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Concepts are not the same anymore
Last week we started to emphasize that in the going period of economic depression, the meaning of concepts is not the same anymore. In the past, we lived in a world we know. The meaning of a fall in inflation was definite. We would know what happens if interest rates go down. Even appreciation of Turkish lira had a specific meaning about stability. Each tool and/or indicator has a meaning within a generally accepted conceptual framework. But it was yesterday; and now it ended.
Now, we need a new conceptual framework which will attach new meanings to the tools at hand. Otherwise we might be feeling extremely happy whereas the indicators drag us to hell. So, what are the characteristics of this new period? The new period is a period of economic depression. And the prominent characteristic of economic recession periods is the presence of employment losses. Just as yesterday's indicators were in line with yesterday's story; today's indicators are in line with today's story; i.e. economic recession. So, our ears and minds must be coordinated with this new framework. Today, let us take a look at the figures about the new framework.
Have you checked the latest statistics provided by Social Security Institution (SSI)? Ratio of the people not covered by the social security system to population increased from 17 percent in June 2008 to 20 percent in June 2009. Here is a figure demonstrating the characteristics of the process we are in. So, what does this mean? First, as the figure reveals, around 2 million people have been left out of the social security system with the crisis we encountered. This is the first point indicating the social cost of the crisis. Second, the starting point of the process during which around 2 million people were left out of the social security system is the lay-off of insured employees. As figures announced by SSI suggests, in the given period, around 1.2 million formally employed people have lost their jobs. What does it mean if a formally employed person loses his/her job? Considering that formally employed people are more qualified and skilled, SSI data indicates that firms even lay-off skilled personnel. And this is bad.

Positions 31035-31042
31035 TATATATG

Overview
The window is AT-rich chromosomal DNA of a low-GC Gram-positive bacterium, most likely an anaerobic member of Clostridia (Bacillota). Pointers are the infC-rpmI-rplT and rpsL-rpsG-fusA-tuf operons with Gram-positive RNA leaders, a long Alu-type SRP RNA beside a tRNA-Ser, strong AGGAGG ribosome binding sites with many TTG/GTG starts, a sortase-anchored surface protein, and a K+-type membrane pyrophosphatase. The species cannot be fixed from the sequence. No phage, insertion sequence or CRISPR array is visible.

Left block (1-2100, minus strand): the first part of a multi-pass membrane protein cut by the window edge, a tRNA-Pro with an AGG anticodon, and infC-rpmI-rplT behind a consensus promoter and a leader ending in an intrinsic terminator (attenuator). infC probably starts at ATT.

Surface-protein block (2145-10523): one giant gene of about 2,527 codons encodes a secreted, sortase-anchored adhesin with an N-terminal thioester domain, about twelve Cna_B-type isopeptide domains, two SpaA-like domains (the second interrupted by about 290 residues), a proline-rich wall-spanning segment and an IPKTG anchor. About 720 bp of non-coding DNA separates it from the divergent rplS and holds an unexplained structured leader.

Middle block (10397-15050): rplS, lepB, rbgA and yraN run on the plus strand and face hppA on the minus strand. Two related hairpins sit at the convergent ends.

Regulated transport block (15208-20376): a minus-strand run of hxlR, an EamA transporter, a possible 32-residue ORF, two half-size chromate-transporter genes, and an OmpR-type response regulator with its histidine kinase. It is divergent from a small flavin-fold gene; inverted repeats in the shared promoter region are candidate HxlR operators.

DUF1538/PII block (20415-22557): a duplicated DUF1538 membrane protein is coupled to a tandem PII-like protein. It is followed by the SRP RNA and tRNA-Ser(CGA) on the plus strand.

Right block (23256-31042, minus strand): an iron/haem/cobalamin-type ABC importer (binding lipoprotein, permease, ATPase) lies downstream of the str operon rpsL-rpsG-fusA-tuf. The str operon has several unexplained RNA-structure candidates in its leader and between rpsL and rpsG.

Third, that people paying premiums to the social security system loses their jobs means that more than 1 million people will not be paying the mentioned premiums anymore. The result of this is the emergence of a growing social security gap. And in fact this is exactly what happens nowadays. Climate of economic recession reduces the number of actively insured employees paying premiums whereas it cannot influence the number of actively insured receiving retirement pension. In that case, social security gap automatically widens in the climate of economic depression, bringing us to the fourth point: Social security gap obscures the exit strategy we have to put forth. Growing budget deficit tests the determinateness of the administrators. Are not the structural problems of Turkey which leaves us with "the need for the IMF"?
So, are these figures about yesterday? Is not Turkey's economy in a recovery period in which such outcomes resulting from the period of rapid contraction can be overcome? No, no it is not. Let us underline the message fifth point gives: Turkey is right at the beginning of the economic contraction period. The important thing to do in this period is obviously to make observations and collect data on economic dynamics. However, two things are clear as the blue sky: First, there is no justification for expecting to see rapid recovery dynamism in Turkey as it is also absent all over the world. In terms of growth process, Turkey will not experience long-term averages in the near future. 2010 will be better than 2009; however, 2011 will not be better than 2010. This is the first sub-finding about the fifth. Second, as a result of the productivity gains during recovery periods, recovery in growth will not translate into the recovery in employment at the same pace. Then, it can be concluded: During the recovery period; Turkey will follow developed countries and employment will follow economic growth. In that case, observing positive signs about employment will take a long time. This is the second sub-finding of the fifth point. And the third sub-finding is: Turkey's budget problem is serious and it will not correct itself automatically if left to time.
The virtue of the day is to notice the change. What we need is courage; the courage to see things with a different angle!
In the lenses of the real sector, the picture seems completely different.
This commentary was published in Referans daily on 11.08.2009